Mourning Mopup

Still More Mourning in Books (and in real life)

 





I was delighted to find that so many readers shared my fascination with mourning, so much so that this is the sixth post on the topic. Commenters made many, many excellent additions to the list, so do read the comments at the end of, particularly, this post.

I’m going to mop up leftovers from my collection of mourning quotes, then list some of the great contributions from readers.

In terms of when mourning ended, Agatha Christie (as ever) helps with sociological detail. In They Do it With Mirrors, published 1952, young Gina – posh but wild, and dressed in scarlet and green -  says she won’t dress in mourning:  I hate black. I think it’s hideous… and [the dead man] wasn’t really a relation.

You can read the blogpost featuring the scene here.

There’s an Elizabeth Daly character who – in the 1944 The Book of the Dead – is described like this: A conventional woman – she had already acquired the outward signs of mourning; not, of course, her black suit and hat, her black shoes, but her fine black stockings and short black-bordered veil

I think the implication is that the black suit and hat would be normal wear.




Hat with veil – from Clover Vintage. Veil not really hiding much.

In Patricia Wentworth’s The Gazebo, 1955, no mercy is shown to the awful sisters Lily and Mabel:

Her black kid gloves were too tight for her plump hands, and both she and Mabel had put on black coats and hats in order to visit a house of mourning. The garments were those usually reserved for funerals. They had the air of never having been in fashion, and they smelled powerfully of mothball.

(Blogpost here on other aspects of the book.)

 

Blogfriend and Trollope-fan Marty, reminded me of ‘the Widow Greenow of "Can You Forgive Her?".  “There's a nice long paragraph devoted to her mourning wear, beginning "The widow looked almost gorgeous in her weeds" and later saying that she obeyed the letter of the mourning law, but had "thrown the spirit of it to the winds."

You can find my blogpost on the widow here – I really liked her character.

Can You Forgive Her? by Anthony Trollope (clothesinbooks.blogspot.com)

 


And of course – how could I have missed this out initially? – there is Gone with the Wind, and here’s a marvellous description from an anonymous commenter:

 

And then there's the famous Civil War dance in Gone With the Wind. "Here [Scarlett] sat like a crow with hot black taffeta to her wrists and buttoned up to her chin, with not even a hint of lace or braid, not a jewel except Ellen’s onyx mourning brooch, watching tacky-looking girls hanging on the arms of good-looking men. All because Charles Hamil­ton had had the measles. He didn’t even die in a fine glow of gallantry in battle, so she could brag about him." Scarlett's fate is about to change, much to the shock and disapproval of the Confederate ladies and gentlemen. Oh, it's a cringeworthy book, and glamorizes the South and the happy slaves and the Lost Cause; but you must allow that I was 12 or so when I read it, at the urging of my mom, who read it at a similarly dreamy and uncritical age. My daughter didn't.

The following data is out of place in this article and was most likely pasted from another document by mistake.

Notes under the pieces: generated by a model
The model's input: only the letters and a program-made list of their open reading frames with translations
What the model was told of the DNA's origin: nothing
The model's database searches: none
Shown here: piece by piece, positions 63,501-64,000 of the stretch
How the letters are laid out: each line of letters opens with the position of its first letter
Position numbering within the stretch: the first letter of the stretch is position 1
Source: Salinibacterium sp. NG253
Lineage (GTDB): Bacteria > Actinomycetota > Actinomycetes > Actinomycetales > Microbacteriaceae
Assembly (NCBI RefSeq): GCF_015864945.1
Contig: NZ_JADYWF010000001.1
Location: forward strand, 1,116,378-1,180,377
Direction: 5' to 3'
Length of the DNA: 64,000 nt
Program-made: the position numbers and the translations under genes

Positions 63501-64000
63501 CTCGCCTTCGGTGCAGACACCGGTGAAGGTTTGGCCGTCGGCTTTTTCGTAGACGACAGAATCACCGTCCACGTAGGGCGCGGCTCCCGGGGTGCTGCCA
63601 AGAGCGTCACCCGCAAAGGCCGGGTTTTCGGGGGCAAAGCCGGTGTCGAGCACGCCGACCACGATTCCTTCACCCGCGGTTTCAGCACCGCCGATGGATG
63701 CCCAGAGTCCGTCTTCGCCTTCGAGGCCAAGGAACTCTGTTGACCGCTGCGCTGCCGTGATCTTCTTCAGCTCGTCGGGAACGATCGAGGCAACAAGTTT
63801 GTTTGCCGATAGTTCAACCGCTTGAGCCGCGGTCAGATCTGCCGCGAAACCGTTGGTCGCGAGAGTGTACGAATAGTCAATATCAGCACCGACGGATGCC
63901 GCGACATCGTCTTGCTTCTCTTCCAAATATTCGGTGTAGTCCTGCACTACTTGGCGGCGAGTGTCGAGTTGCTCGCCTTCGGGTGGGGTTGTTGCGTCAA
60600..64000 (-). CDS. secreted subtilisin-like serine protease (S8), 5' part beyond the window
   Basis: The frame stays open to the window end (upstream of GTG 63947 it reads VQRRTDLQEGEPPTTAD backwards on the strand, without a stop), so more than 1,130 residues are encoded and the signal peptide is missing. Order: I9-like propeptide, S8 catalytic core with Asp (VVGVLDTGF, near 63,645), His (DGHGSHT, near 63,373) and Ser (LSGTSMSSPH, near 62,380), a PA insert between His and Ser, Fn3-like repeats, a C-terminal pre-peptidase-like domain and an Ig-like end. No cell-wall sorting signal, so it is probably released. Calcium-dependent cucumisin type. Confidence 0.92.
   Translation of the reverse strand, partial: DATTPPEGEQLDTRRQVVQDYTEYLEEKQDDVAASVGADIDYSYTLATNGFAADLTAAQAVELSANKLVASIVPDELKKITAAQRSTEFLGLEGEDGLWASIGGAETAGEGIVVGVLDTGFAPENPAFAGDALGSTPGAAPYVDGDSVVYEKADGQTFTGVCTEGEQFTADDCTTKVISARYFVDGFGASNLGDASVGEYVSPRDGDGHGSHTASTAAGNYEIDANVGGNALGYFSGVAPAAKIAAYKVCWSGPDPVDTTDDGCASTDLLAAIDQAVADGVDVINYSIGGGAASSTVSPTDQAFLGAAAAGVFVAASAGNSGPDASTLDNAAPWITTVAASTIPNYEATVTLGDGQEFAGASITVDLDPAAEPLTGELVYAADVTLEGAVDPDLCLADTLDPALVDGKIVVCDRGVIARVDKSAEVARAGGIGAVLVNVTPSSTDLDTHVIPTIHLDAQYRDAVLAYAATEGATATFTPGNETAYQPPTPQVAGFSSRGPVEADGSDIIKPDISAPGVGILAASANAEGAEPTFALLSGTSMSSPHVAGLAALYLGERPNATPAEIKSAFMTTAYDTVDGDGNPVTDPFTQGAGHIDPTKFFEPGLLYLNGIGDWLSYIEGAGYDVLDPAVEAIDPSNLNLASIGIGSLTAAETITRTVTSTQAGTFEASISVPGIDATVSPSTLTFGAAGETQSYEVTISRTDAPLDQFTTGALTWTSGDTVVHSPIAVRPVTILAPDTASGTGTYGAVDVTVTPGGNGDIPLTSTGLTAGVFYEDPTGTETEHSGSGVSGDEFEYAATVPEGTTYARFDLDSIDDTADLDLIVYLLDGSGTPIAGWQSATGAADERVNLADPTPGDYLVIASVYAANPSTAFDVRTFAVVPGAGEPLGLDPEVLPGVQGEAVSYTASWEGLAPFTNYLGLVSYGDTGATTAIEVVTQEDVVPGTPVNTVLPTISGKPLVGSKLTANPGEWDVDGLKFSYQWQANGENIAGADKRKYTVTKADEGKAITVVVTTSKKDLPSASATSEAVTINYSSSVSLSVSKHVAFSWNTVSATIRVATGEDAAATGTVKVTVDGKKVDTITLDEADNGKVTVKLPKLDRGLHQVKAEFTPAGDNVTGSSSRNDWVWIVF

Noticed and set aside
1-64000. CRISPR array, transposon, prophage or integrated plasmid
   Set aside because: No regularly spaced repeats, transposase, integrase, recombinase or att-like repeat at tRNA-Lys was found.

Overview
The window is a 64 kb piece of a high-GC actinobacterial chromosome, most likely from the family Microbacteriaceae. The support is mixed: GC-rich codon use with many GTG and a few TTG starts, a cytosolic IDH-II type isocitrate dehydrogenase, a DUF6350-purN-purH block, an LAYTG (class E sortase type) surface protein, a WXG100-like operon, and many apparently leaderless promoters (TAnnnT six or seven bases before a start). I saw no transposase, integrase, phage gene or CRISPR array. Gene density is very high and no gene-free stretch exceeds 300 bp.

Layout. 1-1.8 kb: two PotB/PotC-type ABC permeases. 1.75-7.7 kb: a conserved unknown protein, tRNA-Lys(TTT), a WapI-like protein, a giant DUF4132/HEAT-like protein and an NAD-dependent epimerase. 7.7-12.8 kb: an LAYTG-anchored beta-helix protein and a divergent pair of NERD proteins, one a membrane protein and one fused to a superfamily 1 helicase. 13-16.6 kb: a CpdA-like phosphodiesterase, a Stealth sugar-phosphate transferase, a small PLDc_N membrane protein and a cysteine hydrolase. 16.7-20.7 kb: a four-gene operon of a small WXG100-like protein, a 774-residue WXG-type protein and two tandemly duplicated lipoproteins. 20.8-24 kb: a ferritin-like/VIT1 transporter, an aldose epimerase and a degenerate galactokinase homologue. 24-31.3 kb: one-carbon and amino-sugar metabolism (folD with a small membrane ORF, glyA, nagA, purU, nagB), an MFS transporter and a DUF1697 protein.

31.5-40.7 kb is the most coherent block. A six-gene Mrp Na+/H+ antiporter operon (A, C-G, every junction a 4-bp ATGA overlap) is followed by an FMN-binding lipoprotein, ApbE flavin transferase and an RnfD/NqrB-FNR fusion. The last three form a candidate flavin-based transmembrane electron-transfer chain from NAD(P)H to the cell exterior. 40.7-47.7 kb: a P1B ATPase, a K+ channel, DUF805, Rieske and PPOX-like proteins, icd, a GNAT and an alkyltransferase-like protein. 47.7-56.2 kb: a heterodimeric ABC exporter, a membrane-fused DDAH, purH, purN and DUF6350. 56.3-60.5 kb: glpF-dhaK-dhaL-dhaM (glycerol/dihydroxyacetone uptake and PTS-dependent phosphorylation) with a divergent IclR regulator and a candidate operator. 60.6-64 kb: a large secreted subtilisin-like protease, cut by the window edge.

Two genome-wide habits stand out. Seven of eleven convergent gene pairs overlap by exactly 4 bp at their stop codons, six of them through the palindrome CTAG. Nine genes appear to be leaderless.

In Barbara Pym’s A Glass of Blessings, published in 1958, narrator Wilmet asks her friend Mary – who has just lost her mother – an important question:

‘Shall you wear black?’ I asked. ‘I hadn’t realized that people wore mourning very much these days.’ I could remember my own mother mourning her father’s death in black, then grey, and finally mauve; she had had a lilac summer coat which seemed much too pretty to be mourning.



[Not quite mourning but I enjoyed this comment after the funeral in the book: ‘She’s got cold standing here,’ she said, ‘though I did put a rug over her.’ My mind boggled as to which character this was getting cold, but it turned out to be a car. There is then a discussion on whether the rug might have been stolen during the service: ‘I had heard that they came from Leamington and wondered whether people were more honest there.’]

Sovay told us this: Lady-in-Waiting Frederica Budd in Anthony Powell’s 'A Dance to the Music of Time' buying black dresses in the sales because there are so many elderly royals that a few of them are bound to drop off the books soon and plunge the whole court into mourning.

And she also shared this: The outward show of grief is an important plot point in 'The Grand Sophy' by Georgette Heyer, if I remember rightly - the hero is engaged to the wrong woman and would be married to her if a relative of hers hadn't died, but fortunately the wedding can't take place as long as the fiancee is in black gloves. This allows time for him to come to his senses ...

And she also gave this interesting perception: The First World War (and Spanish flu during and immediately after it) is supposed to have brought about the end of Victorian-style mourning customs, simply because of the number of casualties - practically every family in Europe and beyond would have been in mourning for years.

A real-life instance came from Clare, who says:

Two previous Dutch queens stipulated that the women attending their funeral services should wear white: Queen Wilhelmina and her daughter Queen Juliana. Apparently it's too much to ask men to do so. Wilhelmina and Juliana were religious women, and believed they were going to a better life. For pictures see:
https://blauwbloed.eo.nl/royaltynieuws/koninklijke-uitvaarten-wit

 

And more royals – Susanna Tayler told us this:

The Queen Mother, when she was Queen Elizabeth, had an entire white mourning wardrobe made for her by Norman Hartnell in summer 1938. Her mother had died just before a planned state visit to France . Apparently it was considered extremely chic.

Is this the end of my obsession with mourning? I have hugely enjoyed writing all these posts, and hearing from so many people: I expect this will all come up again in future, I will continue to save quotes...